2. "The U.S. must stop running $600 billion in annual balance-of-payments deficits, drawing in 80% of the world’s savings to finance them. It must deflate the outstanding $33 trillion of Federal, state, municipal, corporate and personal debt (3 times the dubious 'GDP' figure) that has kept the economy going for decades. This will entail a collapse of the huge mortgage bubble and the bankruptcy of untold millions of families. The U.S. must figure out a way to balance imports and exports, which, given the vast hollowing out of U.S. industry over the past 35 years, will entail a vast reduction of imports, and stringent austerity for working people."

3. "No less a figure than Warren Buffett has been saying for years that America’s highly paid army of 'financial engineers', media CEOs, lawyers, and HMO bureaucrats is 'kicking society in the shins'.

4. "Who can seriously imagine a mainstream politician saying 'we must accept a major devaluation of our currency; recognize our status as the world’s largest debtor nation; accept a further major fall in our living standards on top of the 20% fall since 1973; cut social services to the bone, and bring exports into surplus over imports to repay our huge debt'?"

Just heard Robert Reich on NPR say we're in hock mainly to China, which is why Europe is sucking up to them, because Europe needs China to keep us from being flushed down the toilet, where they would follow. Seems like the rest of the world would be double-fucked if we got f-ed, so we're less f-ed than we should be f-ed in the totality of economic f-uppedness.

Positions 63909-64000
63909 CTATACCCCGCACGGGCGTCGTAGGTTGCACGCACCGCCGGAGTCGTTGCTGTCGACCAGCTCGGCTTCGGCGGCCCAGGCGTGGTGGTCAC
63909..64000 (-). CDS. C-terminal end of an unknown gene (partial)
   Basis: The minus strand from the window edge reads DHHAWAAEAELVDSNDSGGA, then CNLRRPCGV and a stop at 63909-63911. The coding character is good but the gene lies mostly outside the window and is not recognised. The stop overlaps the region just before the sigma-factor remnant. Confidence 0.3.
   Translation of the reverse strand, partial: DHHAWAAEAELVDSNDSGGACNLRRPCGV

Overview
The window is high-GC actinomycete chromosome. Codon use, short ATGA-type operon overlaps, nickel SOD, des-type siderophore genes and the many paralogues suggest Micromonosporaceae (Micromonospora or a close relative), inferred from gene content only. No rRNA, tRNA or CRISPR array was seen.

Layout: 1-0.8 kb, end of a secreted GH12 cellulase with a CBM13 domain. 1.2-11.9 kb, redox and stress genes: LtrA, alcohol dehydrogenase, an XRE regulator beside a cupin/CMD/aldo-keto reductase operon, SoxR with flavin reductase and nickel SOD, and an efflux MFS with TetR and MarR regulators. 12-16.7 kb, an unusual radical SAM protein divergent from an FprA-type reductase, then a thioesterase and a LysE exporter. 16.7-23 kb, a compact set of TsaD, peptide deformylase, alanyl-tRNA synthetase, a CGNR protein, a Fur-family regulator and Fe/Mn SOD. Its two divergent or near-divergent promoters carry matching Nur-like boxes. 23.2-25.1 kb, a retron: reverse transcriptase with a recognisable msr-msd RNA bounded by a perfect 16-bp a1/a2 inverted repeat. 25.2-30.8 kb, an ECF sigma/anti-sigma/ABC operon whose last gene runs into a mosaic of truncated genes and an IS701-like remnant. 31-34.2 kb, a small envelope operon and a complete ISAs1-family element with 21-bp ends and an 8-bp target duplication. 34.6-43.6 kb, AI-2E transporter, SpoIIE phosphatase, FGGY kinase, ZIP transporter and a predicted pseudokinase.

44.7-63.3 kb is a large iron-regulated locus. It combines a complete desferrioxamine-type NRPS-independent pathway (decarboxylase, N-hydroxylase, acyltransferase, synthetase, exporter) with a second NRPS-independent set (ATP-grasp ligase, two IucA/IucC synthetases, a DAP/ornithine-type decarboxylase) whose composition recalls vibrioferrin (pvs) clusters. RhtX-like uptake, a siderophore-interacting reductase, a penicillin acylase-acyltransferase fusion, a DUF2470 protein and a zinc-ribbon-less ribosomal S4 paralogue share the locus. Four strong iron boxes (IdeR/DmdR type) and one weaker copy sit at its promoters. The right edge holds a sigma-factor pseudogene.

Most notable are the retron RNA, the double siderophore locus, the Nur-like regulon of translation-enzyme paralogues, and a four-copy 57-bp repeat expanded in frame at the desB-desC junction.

On the fact of Hunter Thompson's suicide

A numb fan writes (via Splinters):
"I read an article a few years ago, that I haven’t seen cited in the obituaries yet, wherein it’s stated that Thompson’s body was pretty much packing up on him. His stomach was having problems with toxic substances like, um, food, and his diet was mostly liquid, mashed avocado and yoghurt. He’d spent time in a wheelchair in recent years. His drug use had always been exaggerated for comedic effect, but, at 67, he’d been hammering his body in a committed way for some 50 years. There’s a fair chance he was looking at years of dependency, chronic illness, and listening to his own body die by inches.

"He used and re-used the last line from A FAREWELL TO ARMS, over and over: “I walked back to the hotel in the rain.” Legend has it that he retyped a Hemingway novel to understand how the writer got his effects.

"Hemingway, of course, shot himself in the head. Old and sick and unable to live up to his own ideas on manhood.

"I always thought it peculiarly apt that the man who wrote that line, whose work was all about keeping the expression of human feeling underneath the surface, sat somewhere quiet and alone and put a shotgun in his mouth.

"Hunter Thompson waited until his young wife left the house, and then shot himself in the head with a pistol. He must have been quite aware that either she, or his son, there in the house with his grandson, would find his corpse. Dead bodies don’t lay neatly. They splay, spastic and awful. There is often shit.

"And the numbness, in part, comes from now finding that he was the kind of man that’d let his family find him like that. I have a personal loathing for suicide. It’s stupid and selfish and ugly and cowardly and reeks of weakness. Someone said to me yesterday about Thompson, “What a ripoff.” And I kind of know what he meant. It’s become convenient to write Thompson off as parody in recent years, and there’s a case to be made that he peaked around the age of 36, with FEAR AND LOATHING ON THE CAMPAIGN TRAIL ‘72. Probably his great work of the last twenty years was in Being Hunter Thompson. In performance.